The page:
Cyber Security

Inside the Plan to Fix America’s Endless Cybersecurity Flaws

Inside the Plan to Fix America’s Endless Cybersecurity Flaws
Written by ga_dahmani
Inside the Plan to Fix America’s Endless Cybersecurity Flaws

“The good news is that we actually know how to solve these problems,” says Glenn Gerstell. “We can fix cybersecurity. It can be expensive and difficult, but we know how to do it. This is not a technological problem.”

Another major recent cyberattack proves the point again: SolarWinds, a Russian hacking campaign against the US government and major companies, could have been neutralized if the victims had followed well-known cybersecurity standards.

“There is a tendency to exaggerate the capabilities of the hackers responsible for major cybersecurity incidents, practically to the level of a natural disaster or other alleged acts of God,” says Wyden. “That conveniently absolves the hacked organizations, their leaders, and government agencies of any responsibility. But once the facts come out, the public has repeatedly seen that hackers often get their initial foothold because the organization didn’t keep up with patches or didn’t properly configure their firewalls.”

It is clear to the White House that many companies do not and will not invest enough in cyber security on their own. In the past six months, the administration has enacted new cybersecurity rules for banks, pipelines, rail systems, airlines and airports. Biden signed a cybersecurity agreement executive order last year to tighten federal cybersecurity and impose security standards on any company that makes sales to the government. Changing the private sector has always been the most challenging and possibly the most important task. The vast majority of critical infrastructure and technology systems belong to the private sector.

Most of the new rules have become very basic requirements and a slight government touch, but have still met with pushback from business. Still, it’s clear more are to come.

“There are three major things that are needed to fix the current sorry state of US cybersecurity,” says Wyden. “Mandatory minimum cybersecurity standards applied by regulators; mandatory cybersecurity audits, conducted by independent auditors who are not chosen by the companies they are auditing, with the results provided to regulators; and hefty fines, including jail time for top executives, when failure to practice basic cyber hygiene results in a violation.”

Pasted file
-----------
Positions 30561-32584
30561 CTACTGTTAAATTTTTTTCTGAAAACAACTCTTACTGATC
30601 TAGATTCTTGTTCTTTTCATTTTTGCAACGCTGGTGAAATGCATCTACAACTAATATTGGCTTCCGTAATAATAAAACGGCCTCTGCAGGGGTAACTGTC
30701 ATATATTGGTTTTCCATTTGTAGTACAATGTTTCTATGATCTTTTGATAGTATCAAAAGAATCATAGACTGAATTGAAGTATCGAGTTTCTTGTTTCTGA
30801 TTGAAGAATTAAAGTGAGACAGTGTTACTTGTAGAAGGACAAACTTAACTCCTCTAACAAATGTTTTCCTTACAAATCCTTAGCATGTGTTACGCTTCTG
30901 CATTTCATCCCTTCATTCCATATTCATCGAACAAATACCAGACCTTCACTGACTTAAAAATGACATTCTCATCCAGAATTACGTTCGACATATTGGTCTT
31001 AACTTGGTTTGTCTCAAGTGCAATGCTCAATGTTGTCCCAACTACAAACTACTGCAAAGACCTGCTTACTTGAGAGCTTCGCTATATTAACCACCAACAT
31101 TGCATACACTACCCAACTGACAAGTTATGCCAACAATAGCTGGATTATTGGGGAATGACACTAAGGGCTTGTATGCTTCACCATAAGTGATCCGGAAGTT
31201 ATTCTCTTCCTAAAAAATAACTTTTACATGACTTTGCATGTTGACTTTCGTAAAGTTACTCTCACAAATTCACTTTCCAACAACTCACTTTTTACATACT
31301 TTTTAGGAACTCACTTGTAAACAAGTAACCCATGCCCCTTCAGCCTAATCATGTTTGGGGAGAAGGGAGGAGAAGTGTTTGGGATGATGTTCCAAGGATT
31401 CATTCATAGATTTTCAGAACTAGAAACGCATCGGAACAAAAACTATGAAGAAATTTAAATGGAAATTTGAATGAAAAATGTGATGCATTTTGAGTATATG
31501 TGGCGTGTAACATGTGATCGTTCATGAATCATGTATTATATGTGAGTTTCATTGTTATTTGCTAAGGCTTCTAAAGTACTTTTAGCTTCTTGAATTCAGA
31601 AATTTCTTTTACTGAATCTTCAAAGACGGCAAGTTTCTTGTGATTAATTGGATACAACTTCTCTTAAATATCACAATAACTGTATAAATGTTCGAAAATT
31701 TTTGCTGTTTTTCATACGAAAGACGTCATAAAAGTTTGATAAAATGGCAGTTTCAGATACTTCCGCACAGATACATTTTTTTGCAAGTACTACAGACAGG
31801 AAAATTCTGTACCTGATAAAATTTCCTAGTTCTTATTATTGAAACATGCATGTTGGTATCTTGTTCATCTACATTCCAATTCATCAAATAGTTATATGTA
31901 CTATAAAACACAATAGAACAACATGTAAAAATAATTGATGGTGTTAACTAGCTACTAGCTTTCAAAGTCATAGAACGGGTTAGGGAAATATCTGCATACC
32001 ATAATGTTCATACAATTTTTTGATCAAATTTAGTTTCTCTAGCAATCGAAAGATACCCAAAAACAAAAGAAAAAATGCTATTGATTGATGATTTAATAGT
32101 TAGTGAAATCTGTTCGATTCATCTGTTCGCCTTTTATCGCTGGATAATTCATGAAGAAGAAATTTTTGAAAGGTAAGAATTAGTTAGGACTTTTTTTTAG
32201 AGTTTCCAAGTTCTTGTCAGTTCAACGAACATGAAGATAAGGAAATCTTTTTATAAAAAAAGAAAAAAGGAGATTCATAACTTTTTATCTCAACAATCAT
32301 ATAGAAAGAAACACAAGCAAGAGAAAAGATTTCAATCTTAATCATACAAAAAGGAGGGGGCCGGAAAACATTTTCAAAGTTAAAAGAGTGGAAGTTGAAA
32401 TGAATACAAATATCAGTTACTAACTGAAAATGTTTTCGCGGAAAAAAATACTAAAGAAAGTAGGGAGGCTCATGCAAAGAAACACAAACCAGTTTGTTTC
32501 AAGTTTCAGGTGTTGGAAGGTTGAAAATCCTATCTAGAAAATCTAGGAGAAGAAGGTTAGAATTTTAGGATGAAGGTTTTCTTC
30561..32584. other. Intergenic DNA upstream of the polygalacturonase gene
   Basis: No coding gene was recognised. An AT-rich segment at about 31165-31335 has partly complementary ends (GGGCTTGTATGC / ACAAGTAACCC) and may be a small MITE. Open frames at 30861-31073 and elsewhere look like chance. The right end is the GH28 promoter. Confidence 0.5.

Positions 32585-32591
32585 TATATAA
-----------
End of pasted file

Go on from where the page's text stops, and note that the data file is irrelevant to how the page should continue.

The new mandatory incident reporting regulation, which became law on Tuesday, is seen as a first step. The law requires private companies to quickly share information about shared threats that they used to keep secret, though that exact information can often help build a stronger collective defense.

Previous attempts at regulation have failed, but the latest push for a new reporting law gained momentum due to key support from corporate giants like Mandiant CEO Kevin Mandia and Microsoft Chairman Brad Smith. It is a sign that private sector leaders now see regulation as inevitable and, in key areas, beneficial.

Inglis stresses that crafting and enforcing new rules will require close collaboration at every step between government and private companies. And even from within the private sector, there is agreement that change is needed.

“We’ve been trying this on a purely voluntary basis for a long time,” says Michael Daniel, who runs the Cyber ​​Threat Alliance, a collection of tech companies that share information about cyber threats to form a better collective defense. “It’s not going as fast or as well as we need.”

The view from across the Atlantic

From the White House, Inglis argues that the United States has fallen behind its allies. He points to the UK’s National Cyber ​​Security Center (NCSC) as a pioneering government cybersecurity agency that the US needs to learn from. Ciaran Martin, the founding CEO of the NCSC, views the American approach to cyber with confused amazement.

“If a British energy company had done to the British government what Colonial did to the US government, we would have verbally ripped them out at the highest level,” he says. “I would have had the prime minister call the president and say, ‘What the hell do you think you’re doing paying a ransom and shutting down this pipeline without telling us?'”

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